Qualitative Research

Shared Constructs in Research Design

Shared constructs

In 2021, a three-part series appeared in Research Design Review concerning three shared constructs in quantitative and qualitative research design — sampling, bias, and validity. Although quantitative and qualitative research, and the respective research designs, are distinct from each other in many ways, there are commonalities across research methodologies that cannot be ignored in quality research design. These commonalities include fundamental constructs that further a principled approach to research design, such as the notion of sampling, bias, and validity.

The three articles posted in 2021 devoted to these shared constructs — Part 1-Sampling, Part 2-Bias, and Part 3-Validity — have been compiled into this single document “Shared Constructs in Research Design,” available for download.

The Total Quality Framework: 8 Articles in RDR in 2021 on Research Integrity & Qualitative Research Proposal Design

Research Design Review is a research blog that went live more than 12 years ago, back in November 2009. RDR TQF 2021 RDR Articlescurrently consists of approximately 270 articles, has more than 875 subscribers and well over one million views. Although many articles in RDR discuss some aspect of the Total Quality Framework, eight articles published in 2021 were devoted to two specific areas relevant to the Total Quality Framework, i.e., research integrity and the qualitative research proposal. These eight articles are the focus in this document, “The Total Quality Framework: 8 Articles in RDR in 2021 on Research Integrity & Qualitative Research Proposal Design.”

As stated in the introduction to this document, many other compilations of RDR articles are available. In addition to those mentioned, year-end collections of articles are typically available, with the first of these posted in January 2012, “Questions & Answers: Selected Articles from Research Design Review.”

The TQF Qualitative Research Proposal: The Research Team

TQF Proposal-Research Team

The Total Quality Framework (TQF) is built around the idea that a quality approach to qualitative research is strengthened by a host of essential critical thinking skills developed by the researcher and the research team. Indeed, the central goal of the TQF is to aid in the development of researchers’ critical thinking skills as they go about the design and implementation of their qualitative research studies. The TQF encourages researchers to stop and think about data collection considerations — such as sampling, mode, and interviewer bias — as well as the integrity of the theme-constructing process during analysis, and the ultimate interpretations and usefulness of the research outcomes. In this way, the TQF is squarely focused on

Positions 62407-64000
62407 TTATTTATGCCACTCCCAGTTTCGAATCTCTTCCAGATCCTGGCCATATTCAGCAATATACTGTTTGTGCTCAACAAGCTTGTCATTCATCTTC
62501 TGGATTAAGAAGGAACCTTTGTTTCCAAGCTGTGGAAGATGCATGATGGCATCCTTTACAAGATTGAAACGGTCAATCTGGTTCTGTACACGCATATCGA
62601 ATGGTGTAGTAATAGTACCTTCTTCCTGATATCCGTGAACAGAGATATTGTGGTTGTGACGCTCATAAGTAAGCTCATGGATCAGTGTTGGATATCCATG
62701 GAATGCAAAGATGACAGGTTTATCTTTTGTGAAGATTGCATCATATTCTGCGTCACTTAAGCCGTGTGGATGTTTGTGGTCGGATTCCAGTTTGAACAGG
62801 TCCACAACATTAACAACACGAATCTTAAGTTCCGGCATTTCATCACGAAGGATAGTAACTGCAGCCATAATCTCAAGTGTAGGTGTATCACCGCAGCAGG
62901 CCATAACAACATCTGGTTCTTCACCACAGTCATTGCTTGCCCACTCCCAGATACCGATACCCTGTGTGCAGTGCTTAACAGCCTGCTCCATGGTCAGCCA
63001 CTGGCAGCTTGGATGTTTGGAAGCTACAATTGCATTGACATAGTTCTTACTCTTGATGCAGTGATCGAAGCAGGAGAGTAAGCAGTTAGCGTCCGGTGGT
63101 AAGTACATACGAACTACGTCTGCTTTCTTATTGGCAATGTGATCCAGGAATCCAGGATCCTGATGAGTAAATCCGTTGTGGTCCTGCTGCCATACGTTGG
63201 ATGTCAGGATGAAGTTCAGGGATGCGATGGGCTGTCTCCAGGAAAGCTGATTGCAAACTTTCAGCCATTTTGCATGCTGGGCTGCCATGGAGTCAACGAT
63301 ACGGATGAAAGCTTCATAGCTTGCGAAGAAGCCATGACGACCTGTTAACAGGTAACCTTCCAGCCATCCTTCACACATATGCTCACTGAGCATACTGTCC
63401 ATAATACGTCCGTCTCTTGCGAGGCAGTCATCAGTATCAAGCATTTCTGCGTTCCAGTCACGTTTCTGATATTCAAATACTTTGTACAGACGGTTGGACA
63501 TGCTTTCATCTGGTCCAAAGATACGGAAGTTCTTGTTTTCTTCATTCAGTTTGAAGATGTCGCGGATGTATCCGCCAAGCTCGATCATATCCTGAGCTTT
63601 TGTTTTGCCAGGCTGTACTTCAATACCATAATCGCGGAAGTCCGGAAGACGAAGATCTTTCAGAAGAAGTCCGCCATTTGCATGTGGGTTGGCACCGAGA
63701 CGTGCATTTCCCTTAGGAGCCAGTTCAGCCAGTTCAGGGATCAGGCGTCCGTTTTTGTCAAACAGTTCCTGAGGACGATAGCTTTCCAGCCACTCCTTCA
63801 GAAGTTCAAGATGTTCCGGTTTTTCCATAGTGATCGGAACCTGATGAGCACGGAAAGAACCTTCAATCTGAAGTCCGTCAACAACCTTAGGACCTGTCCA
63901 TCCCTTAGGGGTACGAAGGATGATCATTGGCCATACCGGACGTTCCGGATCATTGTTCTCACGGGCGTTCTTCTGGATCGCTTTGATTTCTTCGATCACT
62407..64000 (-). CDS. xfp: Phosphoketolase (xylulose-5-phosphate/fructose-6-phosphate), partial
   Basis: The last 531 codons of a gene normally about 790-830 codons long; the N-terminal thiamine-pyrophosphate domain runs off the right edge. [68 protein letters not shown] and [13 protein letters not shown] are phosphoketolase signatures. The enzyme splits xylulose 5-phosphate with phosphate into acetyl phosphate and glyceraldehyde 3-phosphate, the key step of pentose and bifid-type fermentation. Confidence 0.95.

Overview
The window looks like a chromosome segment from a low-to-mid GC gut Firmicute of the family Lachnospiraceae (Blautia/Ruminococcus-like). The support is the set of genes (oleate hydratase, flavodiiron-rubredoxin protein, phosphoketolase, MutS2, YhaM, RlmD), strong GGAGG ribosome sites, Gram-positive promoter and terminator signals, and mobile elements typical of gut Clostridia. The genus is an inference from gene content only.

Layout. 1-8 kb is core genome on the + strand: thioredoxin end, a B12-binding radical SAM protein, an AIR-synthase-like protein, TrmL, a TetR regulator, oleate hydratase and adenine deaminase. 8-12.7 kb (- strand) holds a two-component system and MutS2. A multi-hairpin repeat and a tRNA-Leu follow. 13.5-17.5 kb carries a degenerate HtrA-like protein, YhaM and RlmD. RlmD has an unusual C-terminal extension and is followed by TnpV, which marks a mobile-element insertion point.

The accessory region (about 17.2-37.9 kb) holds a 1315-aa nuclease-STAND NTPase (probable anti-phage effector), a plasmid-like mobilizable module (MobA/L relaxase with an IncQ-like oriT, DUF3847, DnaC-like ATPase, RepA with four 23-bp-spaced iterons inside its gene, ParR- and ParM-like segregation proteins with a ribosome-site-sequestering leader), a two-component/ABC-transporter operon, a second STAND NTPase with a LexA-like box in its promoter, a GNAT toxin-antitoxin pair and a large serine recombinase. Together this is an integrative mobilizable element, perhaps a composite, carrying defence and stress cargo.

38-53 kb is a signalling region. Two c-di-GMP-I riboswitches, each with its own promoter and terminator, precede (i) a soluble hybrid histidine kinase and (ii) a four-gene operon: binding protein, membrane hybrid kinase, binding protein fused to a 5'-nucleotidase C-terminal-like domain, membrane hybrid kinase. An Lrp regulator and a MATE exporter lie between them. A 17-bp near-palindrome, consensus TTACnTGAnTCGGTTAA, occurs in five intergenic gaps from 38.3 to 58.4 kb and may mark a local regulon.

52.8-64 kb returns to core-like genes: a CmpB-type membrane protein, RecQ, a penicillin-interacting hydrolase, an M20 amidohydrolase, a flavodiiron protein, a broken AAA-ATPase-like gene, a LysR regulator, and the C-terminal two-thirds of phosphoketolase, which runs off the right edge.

“bringing greater rigor to qualitative research without stifling or squelching the creative approaches and interpretations that skilled qualitative researchers properly embrace, practice, and celebrate.” (Roller & Lavrakas, p. 3)

The TQF research proposal has been discussed in other articles posted in Research Design Review. A general overview of the TQF proposal sections is discussed in “A Quality Approach to the Qualitative Research Proposal,” the Design component of the TQF proposal is discussed in three articles — “The TQF Qualitative Research Proposal: Credibility of Design,” “The TQF Qualitative Research Proposal: Method & Mode,” and “Writing Ethics Into Your Qualitative Proposal” — and the Literature Review section of the TQF proposal is discussed in this article, “The TQF Qualitative Research Proposal: Background & Literature Review.”

The following is a modified excerpt from Roller & Lavrakas (2015, pp. 342-343) describing the Research Team component of the TQF research proposal:

The principal researcher and the other people making up the research team (e.g., interviewers, moderators, observers, coders) that will be working on the proposed research are critical to the credibility of the data collected, the completeness and accuracy of the data analysis and interpretation, the transparency in the final documents, and ultimately the usefulness of the research. This is why a TQF research proposal includes a section that briefly: (a) identifies members of the team (either by name, if Read Full Text